Under fire, Exxon Mobil touts ecological record

New York, May 18 | Updated: May 19 2006, 05:49am hrs
Exxon Mobil Corp. in a report said it has cut its oil and other spills by 20% last year to the lowest level in its history, touting its environmental record, as it works to shake off its corporate villain image.

In a lengthy report released on Thursday, detailing the companys efforts to support the environment and the communities it operates in, Exxon said it spent more than $3 billion last year on expenses related to the environment. About half of that was in the area of air quality, the report said.

The worlds largest public company also defended its stance on global warming in the report, saying it is responding to the issue by improving energy efficiency and cutting greenhouse gas emissions.

Exxon Mobil has been the favourite whipping boy among environmentalists and consumer activists ever since the Valdez oil spill in Alaska 17 years ago that left a trail of oil-drenched birds and a ruined coastline. Exxon said in the report its marine affiliates had the lowest ever number of incidents releasing oil into the water with only one minor oil slick by a vessel operated by an affiliate and one by a leased vessel. Both incidents released less than 1 barrel of oil into the water.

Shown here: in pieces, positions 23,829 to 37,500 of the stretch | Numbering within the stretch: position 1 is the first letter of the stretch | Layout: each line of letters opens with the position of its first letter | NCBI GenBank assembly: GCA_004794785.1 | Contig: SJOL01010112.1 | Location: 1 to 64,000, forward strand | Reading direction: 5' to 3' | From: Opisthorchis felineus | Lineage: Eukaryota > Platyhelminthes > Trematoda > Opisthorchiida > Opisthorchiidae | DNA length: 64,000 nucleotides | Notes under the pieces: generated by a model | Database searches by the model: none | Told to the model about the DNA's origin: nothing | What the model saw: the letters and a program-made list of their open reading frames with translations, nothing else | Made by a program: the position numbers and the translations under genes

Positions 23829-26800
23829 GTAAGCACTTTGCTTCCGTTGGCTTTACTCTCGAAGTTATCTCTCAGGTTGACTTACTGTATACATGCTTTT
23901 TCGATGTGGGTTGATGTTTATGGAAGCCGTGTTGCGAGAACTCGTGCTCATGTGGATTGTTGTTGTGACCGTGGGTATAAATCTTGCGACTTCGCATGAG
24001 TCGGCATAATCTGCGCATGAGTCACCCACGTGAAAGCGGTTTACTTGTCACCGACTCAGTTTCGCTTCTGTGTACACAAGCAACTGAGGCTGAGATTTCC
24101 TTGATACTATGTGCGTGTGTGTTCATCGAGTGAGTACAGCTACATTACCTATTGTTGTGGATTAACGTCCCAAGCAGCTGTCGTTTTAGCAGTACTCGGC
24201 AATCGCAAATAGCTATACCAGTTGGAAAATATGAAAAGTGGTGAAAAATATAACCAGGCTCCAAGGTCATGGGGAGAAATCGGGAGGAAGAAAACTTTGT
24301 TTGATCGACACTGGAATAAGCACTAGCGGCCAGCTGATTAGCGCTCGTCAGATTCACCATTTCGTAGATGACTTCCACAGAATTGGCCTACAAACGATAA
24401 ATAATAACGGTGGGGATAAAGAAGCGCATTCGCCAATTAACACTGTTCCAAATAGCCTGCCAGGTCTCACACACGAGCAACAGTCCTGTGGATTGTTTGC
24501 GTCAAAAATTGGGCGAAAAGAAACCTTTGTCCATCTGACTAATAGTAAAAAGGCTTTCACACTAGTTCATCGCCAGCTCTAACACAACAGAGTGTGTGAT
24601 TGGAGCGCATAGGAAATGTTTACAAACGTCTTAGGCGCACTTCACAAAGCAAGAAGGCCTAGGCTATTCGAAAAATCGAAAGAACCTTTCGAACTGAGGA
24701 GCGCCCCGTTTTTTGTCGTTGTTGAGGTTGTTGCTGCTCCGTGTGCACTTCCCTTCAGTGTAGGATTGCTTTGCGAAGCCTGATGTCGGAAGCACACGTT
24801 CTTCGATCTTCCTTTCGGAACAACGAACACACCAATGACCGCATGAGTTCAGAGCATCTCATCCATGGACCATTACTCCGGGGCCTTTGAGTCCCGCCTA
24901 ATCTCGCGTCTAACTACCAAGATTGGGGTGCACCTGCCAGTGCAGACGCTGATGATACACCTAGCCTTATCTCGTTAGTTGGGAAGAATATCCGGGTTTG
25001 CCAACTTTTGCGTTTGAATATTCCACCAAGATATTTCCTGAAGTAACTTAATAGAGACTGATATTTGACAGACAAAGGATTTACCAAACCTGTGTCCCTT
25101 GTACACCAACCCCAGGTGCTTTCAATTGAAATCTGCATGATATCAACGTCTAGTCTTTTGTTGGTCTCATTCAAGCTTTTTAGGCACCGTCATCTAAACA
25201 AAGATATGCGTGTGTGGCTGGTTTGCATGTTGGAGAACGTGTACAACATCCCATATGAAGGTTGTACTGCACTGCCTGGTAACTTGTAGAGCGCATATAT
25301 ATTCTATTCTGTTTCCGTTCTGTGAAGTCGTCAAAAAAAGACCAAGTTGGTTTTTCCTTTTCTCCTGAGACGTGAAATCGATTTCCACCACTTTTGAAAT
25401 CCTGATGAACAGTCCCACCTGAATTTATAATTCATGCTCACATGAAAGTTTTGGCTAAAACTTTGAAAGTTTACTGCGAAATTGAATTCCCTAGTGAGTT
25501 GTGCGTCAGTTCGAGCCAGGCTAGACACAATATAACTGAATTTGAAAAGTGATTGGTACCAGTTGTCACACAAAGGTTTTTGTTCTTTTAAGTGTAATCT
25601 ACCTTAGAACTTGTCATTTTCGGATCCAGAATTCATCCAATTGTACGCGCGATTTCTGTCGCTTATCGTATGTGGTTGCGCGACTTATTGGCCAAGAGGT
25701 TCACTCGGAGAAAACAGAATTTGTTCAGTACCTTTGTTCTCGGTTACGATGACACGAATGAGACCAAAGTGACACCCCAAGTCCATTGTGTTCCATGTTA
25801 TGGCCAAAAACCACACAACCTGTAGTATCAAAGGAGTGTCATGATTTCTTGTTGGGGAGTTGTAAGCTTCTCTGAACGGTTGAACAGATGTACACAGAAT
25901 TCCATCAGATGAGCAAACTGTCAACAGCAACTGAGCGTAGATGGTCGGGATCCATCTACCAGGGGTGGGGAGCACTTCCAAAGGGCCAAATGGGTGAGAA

Spills at its non-marine operations also touched their lowest level despite the spills associated with the hurricanes in the US Gulf coast last year.

The company continues to face a barrage of criticism for questioning the science behind global warming and choosing not to invest in cleaner energy sources such as wind and solar. The report said it was committed to improving energy efficiency by 10% by 2012 and was working on reducing flaring at its operations as well as curbing other emissions into the air.

Its record $36 billion in profits last year as gasoline prices topped $3 a gallon have also prompted a fresh consumer backlash in the US. For many years, Exxons former CEO Lee Raymond, in particular, attracted sharp criticism for his dismissal of alternative energy resources and little sympathy for global warming concerns. But the company has tried to play up a more understanding and consumer-friendly image since new CEO, Rex Tillerson, took over the reins this year.

Mr Tillerson in the past said his stance on global warming was not any different from that of his predecessor, but acknowledged that the company had done a poor job of articulating its work on the issue.

The Texas oilman recently even appeared on a popular American morning-show to address concerns over rising gasoline prices.